Carnegie Mellon

Mechanical Engineering

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T5 Cellphone
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Thermal 5: 3D Heat Conduction within a Solid



In this example you will learn to build and assess #3D geometries in heat transfer by modeling an object subjected to requirements and specific boundary conditions.  Using ANSYS will allow you to output the temperature distribution in an extremely simple and accurate way.

Problem Description:

·         We assume that our phone is a rectangular solid, with filleted corners as they appear in the image.

·         All units are S.I.

·         Boundary Conditions:
      2) All faces except that of the battery have convective boundary layers.
      3) The battery generates heat at a rate of 50 W/m^2/s.

            5) Heat is uniformly generated in the bock at a rate of 20 W/m^2.

·         Material Properties: (Steel)
h = 50 W/(m^2*K)

            k(innards) = 10 W/m-K

            k(lithium) = 84.8 W/m-K

            k(plastic) = 0.18 W/m-K

·         Objective: To determine the nodal temperature distribution and create contour plot.

·         Dimensions

1.       Cellphone: 0.1143m long x 0.0254m thick x 0.0508m wide  (4.5 inch x 1 inch x 2 inch )

2.       Battery: Length: 50.8 millimeters Thickness: 10.16 millimeters Width 38.1 millimeters (2 inch x 0.4 inch x 1.5 inch)


Note that the actual dimensions of the battery are: Length: 53 millimeters Width 37 millimeters Thickness: 10 millimeters (2.087 inch x 1.457 inch x 0.3937 )

We will use approximations because the heat transfer will still display the same general distribution

Note: For any necessary conversions, this site is useful:




The dimensions of the drawing are in English because the specs of the phone given on the web are in English (making the CAD drawing easier to build in English)


Note: .1 inch = 2.54 mm

Also, R0.50in = 0.0127m


Starting ANSYS:


·         Click on ANSYS 6.1 in the programs menu.

·         Select Interactive.

·         The following menu comes up. Enter the working directory. All your files will be stored in this directory. Also under Use Default Memory Model make sure the values 64 for Total Workspace, and 32 for Database are entered.  To change these values unclick Use Default Memory Model.



·         Click RUN


Modeling the Structure:



·         Go to the ANSYS Utility Menu (the top bar)

·         Click Workplane>WP Settings…

·         The following widow comes up:



·         Check the Cartesian and Grid and Triad Only buttons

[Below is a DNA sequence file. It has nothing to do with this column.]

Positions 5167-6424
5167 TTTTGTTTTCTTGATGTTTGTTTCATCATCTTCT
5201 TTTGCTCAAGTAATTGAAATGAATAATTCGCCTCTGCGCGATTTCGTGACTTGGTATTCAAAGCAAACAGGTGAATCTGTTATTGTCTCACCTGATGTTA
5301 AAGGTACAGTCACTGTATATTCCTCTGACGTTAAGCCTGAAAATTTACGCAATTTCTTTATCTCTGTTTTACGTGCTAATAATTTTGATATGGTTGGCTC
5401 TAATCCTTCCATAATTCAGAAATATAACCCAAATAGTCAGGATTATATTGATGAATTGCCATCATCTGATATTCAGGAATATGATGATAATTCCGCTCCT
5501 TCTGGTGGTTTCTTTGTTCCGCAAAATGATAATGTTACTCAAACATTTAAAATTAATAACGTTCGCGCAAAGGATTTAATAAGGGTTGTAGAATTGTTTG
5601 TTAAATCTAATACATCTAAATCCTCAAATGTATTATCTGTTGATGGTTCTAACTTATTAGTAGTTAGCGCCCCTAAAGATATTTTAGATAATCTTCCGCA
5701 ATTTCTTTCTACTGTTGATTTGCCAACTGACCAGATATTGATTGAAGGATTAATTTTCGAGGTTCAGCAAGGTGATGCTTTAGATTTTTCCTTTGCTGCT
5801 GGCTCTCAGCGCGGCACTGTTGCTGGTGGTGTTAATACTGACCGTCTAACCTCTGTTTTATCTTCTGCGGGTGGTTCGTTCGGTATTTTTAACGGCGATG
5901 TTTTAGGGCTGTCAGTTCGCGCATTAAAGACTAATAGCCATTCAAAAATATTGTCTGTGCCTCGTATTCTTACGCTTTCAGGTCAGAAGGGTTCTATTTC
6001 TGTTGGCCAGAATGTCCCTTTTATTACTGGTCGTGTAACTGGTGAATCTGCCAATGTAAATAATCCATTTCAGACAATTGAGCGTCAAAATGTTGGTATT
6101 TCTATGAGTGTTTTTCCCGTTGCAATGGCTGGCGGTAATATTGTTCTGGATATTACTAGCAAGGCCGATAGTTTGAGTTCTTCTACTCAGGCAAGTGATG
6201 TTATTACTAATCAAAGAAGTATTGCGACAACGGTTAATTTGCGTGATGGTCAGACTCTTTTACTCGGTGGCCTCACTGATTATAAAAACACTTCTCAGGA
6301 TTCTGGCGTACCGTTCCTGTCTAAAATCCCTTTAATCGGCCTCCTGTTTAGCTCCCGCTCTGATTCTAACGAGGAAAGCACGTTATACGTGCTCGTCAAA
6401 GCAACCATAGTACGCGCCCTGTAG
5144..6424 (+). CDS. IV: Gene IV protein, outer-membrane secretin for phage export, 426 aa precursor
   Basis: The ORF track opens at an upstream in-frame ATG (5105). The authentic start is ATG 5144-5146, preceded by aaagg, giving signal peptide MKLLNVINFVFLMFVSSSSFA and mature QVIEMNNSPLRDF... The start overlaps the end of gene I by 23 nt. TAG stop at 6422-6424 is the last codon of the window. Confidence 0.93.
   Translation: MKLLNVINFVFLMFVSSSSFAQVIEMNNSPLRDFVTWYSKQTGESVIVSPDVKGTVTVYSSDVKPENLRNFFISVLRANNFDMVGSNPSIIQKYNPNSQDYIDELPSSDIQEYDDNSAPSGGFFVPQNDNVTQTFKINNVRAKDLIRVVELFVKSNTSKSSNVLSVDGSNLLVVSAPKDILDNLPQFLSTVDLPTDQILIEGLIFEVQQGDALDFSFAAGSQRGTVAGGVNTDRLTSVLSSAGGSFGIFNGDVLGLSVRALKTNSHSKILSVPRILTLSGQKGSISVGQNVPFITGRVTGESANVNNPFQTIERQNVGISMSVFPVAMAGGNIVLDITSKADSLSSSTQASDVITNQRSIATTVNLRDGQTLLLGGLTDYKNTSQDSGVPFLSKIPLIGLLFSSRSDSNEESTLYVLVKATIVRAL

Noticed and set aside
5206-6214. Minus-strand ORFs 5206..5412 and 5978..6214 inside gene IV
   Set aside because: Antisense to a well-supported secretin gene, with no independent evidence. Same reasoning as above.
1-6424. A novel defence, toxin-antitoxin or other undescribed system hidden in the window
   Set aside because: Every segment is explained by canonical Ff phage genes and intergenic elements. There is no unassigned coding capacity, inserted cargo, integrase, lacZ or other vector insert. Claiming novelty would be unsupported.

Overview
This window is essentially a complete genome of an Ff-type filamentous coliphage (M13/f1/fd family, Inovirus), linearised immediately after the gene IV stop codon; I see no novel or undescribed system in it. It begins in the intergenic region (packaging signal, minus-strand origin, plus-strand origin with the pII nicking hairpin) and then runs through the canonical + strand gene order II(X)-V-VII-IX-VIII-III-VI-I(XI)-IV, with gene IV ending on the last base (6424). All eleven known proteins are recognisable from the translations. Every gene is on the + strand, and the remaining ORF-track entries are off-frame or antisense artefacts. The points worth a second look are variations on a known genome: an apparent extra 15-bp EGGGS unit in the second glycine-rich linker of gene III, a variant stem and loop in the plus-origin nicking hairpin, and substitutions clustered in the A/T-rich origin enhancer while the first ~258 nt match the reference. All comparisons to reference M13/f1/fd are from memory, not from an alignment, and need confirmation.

·         The first step is to create the inner volume to represent the space in the phone that is occupied by the microchips and transistors.

·         Enter the values shown in the figure above and then click OK. Note that we are using a spacing increment of .1 inches or 2.54 millimeters. This will help in a modeling step.

·         Go to the ANSYS Main Menu (on the left hand side of the screen) and click Preprocessor>Modeling>Create>Volumes>Blocks>By 2 Corners and Z

·         The following window comes up:



·         Enter the values as shown and click OK.

·         Now change the view to isometric mode, using Menu>Plot Controls>Pan Zoom Rotate and by clicking the ISO button. The plot should have zoomed to the new part.

·         Now you have created the external phone.  If at any time you cannot see the complete Workplace then go to Utility Menu>Plot Controls>Pan Zoom Rotate and zoom out to see the entire Workplace. If you want to see the grid itself, go to Utility Menu>Workplane>Display Working Plane

·         The next step is to create the outer volume.

·         Go to Utility Menu>Workplane>Offset WP by increments and click these buttons to offset the workplane by -.1 inches in each direction. This will enable you to create the inner volume easily.

·         Next use Preprocessor>Modeling>Create>Volumes>Blocks>By 2 Corners and Z again and this time enter the following:


Note that these dimensions are simply the previous ones, minus 0.00508 which is .1x2 inches.


·         If you messed something up, remember not to select Pick All when deleting anything now, since you don’t want to destroy the model of the inner volume.

·         The model should look like this now if you plot lines (Utility Menu>Plot>Lines)and dynamically rotate the solid(Utility Menu>PlotCntrls>Pan Zoom Rotate): (note, you have a black background)






·         The next series of steps involves creating the volume for the battery.